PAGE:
The Investment Scientist

Archive for April 2009

The following link contains the complete list of Chinese ADRs with fundamental scores calculated based on Piotroski’s methodology.  Chinese ADRs listed in OTC markets not having financial statements  are omitted. For more information about Piotroski’s methodology please read his research paper – “Value Investing: The Use of Historical Finanical Statement Information to Separate Winners from Losers.”

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Doctors need financial help

Doctors need financial treatment

Physicians have a significantly low propensity to accumulate substantial wealth.” – Thomas Stanley, author of The Millionaire Next Door

How come doctors fail to get rich? I’ve identified six reasons based on observations working with my physician clients.

A late start

By the time doctors finish medical school and residency, they’re typically in their middle or late thirties.  Many have families to feed, and substantial student loans to pay off. It will be years before they can even start accumulating wealth.

Challenging environment

It is increasingly challenging to practice medicine. With the Medicare Trust Fund slated to go bust in 2019, the Center for Medicare and Medicare Service (CMS) is increasingly resorting to cutting physician reimbursements and implementing bundled payments.

Lifestyle expectations

Society expects a doctor to live like a doctor, dress like a doctor, and drive like a doctor. Meeting social expectations can be quite expensive.

Time and energy

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Avoid conflicts of interest.” – David Swensen, Yale Endowment CIO.

Jose is the head of a ultra high-net-worth family. He has a number of accounts with Merrill Lynch (ML), the storied brokerage firm that paid their senior executives $4 billion in bonuses last year. Three of his accounts lost a great deal of money, not due to the market crash but to conflicts of interest.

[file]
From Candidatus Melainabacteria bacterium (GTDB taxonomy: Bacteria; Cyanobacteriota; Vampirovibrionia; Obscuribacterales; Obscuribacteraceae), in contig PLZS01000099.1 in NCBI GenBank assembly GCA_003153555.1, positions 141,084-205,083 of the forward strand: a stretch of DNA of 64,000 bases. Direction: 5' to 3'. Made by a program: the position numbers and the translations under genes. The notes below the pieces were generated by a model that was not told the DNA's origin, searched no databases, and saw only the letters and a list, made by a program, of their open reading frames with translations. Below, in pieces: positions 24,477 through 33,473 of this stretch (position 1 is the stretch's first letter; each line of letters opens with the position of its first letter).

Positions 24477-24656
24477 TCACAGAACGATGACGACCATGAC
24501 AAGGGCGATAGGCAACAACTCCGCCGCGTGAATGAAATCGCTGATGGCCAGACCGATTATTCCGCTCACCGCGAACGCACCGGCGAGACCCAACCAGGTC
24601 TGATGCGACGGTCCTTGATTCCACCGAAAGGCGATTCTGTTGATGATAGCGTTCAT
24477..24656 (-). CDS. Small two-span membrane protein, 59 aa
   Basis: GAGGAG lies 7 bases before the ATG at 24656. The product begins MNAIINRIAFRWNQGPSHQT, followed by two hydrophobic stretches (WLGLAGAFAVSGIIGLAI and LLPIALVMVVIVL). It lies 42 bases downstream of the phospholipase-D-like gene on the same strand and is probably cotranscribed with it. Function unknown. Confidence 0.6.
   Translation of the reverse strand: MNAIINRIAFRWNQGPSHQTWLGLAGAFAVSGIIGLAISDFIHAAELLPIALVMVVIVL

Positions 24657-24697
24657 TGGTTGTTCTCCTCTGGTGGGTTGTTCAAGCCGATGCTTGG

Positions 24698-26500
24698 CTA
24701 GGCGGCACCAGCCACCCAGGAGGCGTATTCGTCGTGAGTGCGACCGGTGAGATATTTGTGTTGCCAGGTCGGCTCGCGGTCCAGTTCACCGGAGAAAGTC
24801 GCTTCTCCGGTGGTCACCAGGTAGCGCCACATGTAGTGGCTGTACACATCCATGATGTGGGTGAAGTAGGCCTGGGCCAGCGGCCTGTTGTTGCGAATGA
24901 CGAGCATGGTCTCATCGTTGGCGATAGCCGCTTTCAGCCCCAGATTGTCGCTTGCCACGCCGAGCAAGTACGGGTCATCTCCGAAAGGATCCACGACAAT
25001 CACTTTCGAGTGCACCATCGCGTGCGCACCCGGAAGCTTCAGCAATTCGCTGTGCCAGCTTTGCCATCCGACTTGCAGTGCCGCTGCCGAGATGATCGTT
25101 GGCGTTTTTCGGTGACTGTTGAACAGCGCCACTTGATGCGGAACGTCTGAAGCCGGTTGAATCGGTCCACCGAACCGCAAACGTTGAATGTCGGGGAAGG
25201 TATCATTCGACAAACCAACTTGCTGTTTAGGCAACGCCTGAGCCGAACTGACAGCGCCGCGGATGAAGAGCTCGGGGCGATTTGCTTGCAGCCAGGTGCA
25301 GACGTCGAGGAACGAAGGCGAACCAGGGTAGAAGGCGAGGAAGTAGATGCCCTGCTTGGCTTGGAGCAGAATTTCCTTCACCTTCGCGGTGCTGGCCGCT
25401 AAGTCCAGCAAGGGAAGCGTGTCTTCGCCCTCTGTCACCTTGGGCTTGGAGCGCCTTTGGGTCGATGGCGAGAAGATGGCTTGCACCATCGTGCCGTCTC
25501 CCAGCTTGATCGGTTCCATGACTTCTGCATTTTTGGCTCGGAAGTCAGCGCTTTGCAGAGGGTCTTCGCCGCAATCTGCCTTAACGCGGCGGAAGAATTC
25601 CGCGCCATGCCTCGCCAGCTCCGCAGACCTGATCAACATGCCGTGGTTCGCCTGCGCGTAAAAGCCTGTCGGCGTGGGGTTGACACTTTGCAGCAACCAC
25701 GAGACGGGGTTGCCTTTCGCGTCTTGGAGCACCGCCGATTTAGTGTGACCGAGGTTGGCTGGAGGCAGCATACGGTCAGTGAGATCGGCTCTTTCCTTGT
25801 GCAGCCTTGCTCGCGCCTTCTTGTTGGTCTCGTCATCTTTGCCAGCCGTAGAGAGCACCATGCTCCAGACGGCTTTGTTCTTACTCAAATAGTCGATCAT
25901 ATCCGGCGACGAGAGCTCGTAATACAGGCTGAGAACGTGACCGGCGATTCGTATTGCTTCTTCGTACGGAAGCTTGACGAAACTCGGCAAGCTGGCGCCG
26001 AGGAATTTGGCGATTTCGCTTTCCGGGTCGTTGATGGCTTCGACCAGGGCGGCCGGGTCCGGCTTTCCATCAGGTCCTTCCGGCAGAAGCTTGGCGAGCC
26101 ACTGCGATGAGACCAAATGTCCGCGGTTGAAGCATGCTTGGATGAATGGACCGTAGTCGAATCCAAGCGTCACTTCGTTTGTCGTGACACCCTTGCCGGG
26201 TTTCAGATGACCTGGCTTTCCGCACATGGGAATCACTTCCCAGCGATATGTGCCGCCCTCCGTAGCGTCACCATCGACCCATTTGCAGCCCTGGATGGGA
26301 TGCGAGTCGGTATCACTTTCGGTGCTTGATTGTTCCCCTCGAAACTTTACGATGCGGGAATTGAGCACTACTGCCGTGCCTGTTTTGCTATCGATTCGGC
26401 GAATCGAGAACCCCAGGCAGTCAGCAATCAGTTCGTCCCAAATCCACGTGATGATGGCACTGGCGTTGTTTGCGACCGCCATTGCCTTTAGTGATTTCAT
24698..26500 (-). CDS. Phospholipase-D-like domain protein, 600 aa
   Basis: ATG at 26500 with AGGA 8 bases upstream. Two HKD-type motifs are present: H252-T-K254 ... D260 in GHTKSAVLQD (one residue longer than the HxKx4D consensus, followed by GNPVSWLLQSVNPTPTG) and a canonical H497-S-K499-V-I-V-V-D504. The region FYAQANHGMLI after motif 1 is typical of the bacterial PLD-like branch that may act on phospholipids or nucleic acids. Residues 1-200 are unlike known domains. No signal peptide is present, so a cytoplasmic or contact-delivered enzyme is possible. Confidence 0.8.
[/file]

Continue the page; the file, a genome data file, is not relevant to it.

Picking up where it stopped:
Double dealing in Treasury

Jose has a Treasury account where his ML wealth manager[picture of double dealing, enable image to view] purchases Treasury bills, notes and bonds for him. Last year was a great year for Treasury securities – the market turmoil caused investors to flock to them, driving prices up more than 10%. Jose’s account, however, lost 3%. How could this happen? Conflicts of interest. ML is a primary dealer in the Treasury market. They buy Treasury securities and resell them to their customers at a markup. It looks like the markup is so high it takes away all the customer profit.

Churning stocks

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Out of curiosity, I took the S&P 500 annual return data since 1926, calculated the index’s moving 10-year returns and produced the chart below. Two things are worth noting:

1. The 10 years ending 2008 are the worst ever for the index, with a total return of -13%.

2. The S&P 500’s 10-year return dynamic seems to follow a periodic pattern. The second worst 10-year period ended  in 1938 (-9%); and the third worst 10-year period ended in 1974 (13%), almost right in the middle of 1938 and 2008. Serendipity?

The market is in a trough. A chart can not predict the future, but if it can, things can only get better from here.

S&P 500 10-year return dynamic

S&P 500 10-year return dynamic

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Michael Zhuang is principal of MZ Capital, a fee-only independent advisory firm based in Washington, DC.


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